There’s a great big patch for Halo: the master chief collection that was supposed to fix everything – especially the game’s rather broken matchmaking system. Since release, players have struggled to get in to matches in the game’s expansive multiplayer mode. That patch is out, weighs in at 1.6GB…and still doesn’t let players play the online multiplayer shooter against other people.

Posted by Geoffrey Tim - 21 Nov 2014

Call of Duty: Advanced warfare is out, and is a pretty decent game. Or at least, it would be if it wasn’t bloody broken. Analysts have said that it wouldn’t reach Ghosts sales, while Activision’s said that’s doing rather well. In its first week, Advanced Warfare was, according to Activision, outselling Ghosts. I think though, that all the reports of lag and broken multiplayer may have cut off its tail. In a new press release, Activision has detailed how well the series has sold as a whole, obfuscating  Advanced Warfare’s actual sales.

Posted by Geoffrey Tim - 21 Nov 2014

If there’s one gaming platform that the kids of today really miss out on, it’s arcades. Yes, there are still a few machines at entertainment centres, hidden among the weird ticket-dispensing games that hark back to those times when a 50c coin (or a 20c coin, if you’re sufficiently old enough) was your gateway to a good time. They’re one of the reasons I love videogames, and I remember much of my youth was spent looking for good home console and Pc ports of great arcade games. These days, they’re redundant, because you can get better gaming experiences at home, but they’re an aspect of gaming I really miss.

Posted by Geoffrey Tim - 21 Nov 2014

A group of hackers – the same claiming responsibility for the recent World of Warcraft DDoS – now claims to be in possession of a couple of million accounts from a wide range of social media, gaming and other online services, including 2K games, PlayStation Network and Windows Live.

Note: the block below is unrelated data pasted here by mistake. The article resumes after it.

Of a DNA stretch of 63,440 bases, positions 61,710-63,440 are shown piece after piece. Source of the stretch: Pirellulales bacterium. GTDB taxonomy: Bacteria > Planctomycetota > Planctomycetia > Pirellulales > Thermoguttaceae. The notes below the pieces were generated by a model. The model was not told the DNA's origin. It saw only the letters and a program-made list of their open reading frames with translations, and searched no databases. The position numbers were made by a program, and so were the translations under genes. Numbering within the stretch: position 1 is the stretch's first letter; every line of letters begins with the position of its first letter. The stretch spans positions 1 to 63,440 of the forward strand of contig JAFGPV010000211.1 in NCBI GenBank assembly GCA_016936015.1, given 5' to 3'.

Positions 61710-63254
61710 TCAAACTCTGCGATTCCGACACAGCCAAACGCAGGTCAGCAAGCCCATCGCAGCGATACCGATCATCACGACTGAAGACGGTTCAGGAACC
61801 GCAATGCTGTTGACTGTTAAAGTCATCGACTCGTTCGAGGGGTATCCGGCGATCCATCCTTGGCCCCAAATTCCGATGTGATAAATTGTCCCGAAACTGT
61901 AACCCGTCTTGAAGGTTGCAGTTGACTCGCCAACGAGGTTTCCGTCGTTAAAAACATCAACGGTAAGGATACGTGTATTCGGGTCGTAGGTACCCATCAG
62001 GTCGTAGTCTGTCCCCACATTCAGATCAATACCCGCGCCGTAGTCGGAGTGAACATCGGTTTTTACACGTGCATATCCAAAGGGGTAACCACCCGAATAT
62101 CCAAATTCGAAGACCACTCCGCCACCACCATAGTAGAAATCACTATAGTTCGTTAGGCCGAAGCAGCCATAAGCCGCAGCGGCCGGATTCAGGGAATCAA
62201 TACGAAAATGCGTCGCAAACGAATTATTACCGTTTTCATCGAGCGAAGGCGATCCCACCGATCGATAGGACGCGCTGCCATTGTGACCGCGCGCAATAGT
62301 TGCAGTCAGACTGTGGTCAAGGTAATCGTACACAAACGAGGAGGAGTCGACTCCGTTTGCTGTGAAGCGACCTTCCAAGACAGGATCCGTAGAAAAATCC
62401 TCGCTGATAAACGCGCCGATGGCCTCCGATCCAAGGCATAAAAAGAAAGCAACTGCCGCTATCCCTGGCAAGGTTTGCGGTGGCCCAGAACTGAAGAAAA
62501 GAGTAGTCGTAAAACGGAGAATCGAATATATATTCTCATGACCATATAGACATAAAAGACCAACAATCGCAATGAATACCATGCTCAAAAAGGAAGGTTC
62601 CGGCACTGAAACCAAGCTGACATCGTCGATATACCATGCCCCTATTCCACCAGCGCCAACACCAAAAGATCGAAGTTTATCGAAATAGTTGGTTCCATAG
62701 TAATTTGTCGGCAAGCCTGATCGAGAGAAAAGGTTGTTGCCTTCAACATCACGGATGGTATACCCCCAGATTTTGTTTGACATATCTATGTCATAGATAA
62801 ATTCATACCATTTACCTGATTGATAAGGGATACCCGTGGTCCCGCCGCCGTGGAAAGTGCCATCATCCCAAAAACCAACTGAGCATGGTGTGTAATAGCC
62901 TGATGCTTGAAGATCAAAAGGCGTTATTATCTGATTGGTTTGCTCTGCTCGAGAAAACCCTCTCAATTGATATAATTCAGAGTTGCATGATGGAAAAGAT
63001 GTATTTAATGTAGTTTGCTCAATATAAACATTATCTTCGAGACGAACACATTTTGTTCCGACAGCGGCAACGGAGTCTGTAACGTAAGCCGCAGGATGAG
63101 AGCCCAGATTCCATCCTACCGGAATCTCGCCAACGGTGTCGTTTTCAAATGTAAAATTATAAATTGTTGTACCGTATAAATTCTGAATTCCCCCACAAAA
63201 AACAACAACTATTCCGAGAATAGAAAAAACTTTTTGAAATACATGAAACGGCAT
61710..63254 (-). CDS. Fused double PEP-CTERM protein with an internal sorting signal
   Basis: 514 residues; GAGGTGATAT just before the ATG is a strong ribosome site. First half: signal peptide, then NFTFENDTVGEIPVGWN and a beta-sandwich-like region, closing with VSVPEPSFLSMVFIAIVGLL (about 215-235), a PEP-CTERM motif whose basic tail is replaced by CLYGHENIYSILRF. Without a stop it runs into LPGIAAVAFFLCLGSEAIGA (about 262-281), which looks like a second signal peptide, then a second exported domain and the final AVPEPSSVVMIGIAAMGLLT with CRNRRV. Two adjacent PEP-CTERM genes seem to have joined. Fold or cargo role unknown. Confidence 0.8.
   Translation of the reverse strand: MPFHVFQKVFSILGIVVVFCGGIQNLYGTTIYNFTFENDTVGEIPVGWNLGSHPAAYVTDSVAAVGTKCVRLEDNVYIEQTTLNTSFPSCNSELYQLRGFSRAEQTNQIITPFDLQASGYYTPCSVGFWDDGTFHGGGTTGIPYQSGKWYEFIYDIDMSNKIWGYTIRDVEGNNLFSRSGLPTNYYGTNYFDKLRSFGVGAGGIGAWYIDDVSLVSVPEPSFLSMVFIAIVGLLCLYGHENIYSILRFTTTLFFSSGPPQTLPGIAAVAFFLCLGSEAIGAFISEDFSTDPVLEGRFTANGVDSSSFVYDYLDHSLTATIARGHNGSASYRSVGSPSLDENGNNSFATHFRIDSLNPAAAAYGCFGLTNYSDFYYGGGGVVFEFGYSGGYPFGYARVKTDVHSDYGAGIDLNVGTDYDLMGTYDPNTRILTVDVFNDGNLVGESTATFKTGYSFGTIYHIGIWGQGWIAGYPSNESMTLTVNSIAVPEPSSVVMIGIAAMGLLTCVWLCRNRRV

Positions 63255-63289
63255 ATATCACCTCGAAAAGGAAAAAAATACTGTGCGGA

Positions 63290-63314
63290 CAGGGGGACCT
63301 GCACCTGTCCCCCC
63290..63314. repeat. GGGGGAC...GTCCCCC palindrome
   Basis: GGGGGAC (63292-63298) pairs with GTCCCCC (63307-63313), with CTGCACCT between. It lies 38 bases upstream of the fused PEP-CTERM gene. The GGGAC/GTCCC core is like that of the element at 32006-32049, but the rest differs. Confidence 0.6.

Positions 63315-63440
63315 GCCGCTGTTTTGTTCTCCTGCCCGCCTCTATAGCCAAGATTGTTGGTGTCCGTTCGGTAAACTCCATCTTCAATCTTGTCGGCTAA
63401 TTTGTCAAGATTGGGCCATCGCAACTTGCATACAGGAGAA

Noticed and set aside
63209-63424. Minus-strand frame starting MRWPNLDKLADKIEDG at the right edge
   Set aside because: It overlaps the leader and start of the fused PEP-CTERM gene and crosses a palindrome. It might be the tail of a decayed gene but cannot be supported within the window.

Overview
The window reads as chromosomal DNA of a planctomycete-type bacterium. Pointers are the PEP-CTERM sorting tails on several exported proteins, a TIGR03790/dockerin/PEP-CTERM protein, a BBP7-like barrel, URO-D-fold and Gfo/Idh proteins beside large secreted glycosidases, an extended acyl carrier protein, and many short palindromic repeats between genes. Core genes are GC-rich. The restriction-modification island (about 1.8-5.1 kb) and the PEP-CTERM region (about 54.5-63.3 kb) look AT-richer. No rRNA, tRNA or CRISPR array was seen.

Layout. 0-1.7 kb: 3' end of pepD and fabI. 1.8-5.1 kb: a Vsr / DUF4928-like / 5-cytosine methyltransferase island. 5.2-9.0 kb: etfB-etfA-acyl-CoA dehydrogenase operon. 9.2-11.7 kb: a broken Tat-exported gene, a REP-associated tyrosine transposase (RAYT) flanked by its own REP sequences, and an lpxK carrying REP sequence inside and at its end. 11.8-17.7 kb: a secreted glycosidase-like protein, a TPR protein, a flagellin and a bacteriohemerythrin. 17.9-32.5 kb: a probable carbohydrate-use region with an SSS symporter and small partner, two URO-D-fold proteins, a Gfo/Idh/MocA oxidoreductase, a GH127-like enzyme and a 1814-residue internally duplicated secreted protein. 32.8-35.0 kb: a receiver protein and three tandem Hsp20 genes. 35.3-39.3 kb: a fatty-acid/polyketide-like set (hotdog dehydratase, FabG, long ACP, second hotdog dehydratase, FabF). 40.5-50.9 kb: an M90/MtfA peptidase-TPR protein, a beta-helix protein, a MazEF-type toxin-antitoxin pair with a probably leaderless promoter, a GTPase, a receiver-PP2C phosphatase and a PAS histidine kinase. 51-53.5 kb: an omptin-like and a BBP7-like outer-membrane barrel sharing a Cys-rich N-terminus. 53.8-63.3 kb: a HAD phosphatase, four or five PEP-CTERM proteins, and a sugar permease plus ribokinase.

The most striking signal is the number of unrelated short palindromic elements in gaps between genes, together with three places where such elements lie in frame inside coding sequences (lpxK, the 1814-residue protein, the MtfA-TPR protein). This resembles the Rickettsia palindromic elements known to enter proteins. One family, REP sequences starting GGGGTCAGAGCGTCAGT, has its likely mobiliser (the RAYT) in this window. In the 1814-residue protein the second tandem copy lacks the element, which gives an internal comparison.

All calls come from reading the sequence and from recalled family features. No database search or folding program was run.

Posted by Geoffrey Tim - 20 Nov 2014

I don’t have any fundamental problems with DLC. It can, and often is used to expand the life of games and make them better; when it’s not used to nickle-and-dime consumers, that is. One bit of DLC that I do hate is when fighting games segregate their player bases by adding paid-for characters. For whatever reason, that sort of thing gets right up my nostrils; probably because I’ve been playing fighting games for forever, and think extra characters should be earned and unlocked. The DLC tactic is one that won't be happening in Super Smash Bros.

Posted by Geoffrey Tim - 20 Nov 2014

It may not be as broken as that other open world Ubisoft game, but that doesn’t mean it’s free from issues. Far Cry 4 is out, and it has a few problems.  – particularly on the PlayStation 3 and a PC. Ubisoft is aware of them, and plans to fix them all in the next update. Here’s what you can expect from the next major update.

Posted by Geoffrey Tim - 20 Nov 2014

Grand Theft Auto is making the news all over again, thanks to its brutal violence and general,  lasciviousness now available to be experienced in the first person. It makes the wanton killing that much more visceral, and the first-person blow jobs and sex with prostitutes just that much sleazier. As is expected, it’s drawing a bit of moral outrage. speaking on Bloomberg, Take Two boss Strauss Zelnick has defended the game’s particular brand of awfulness.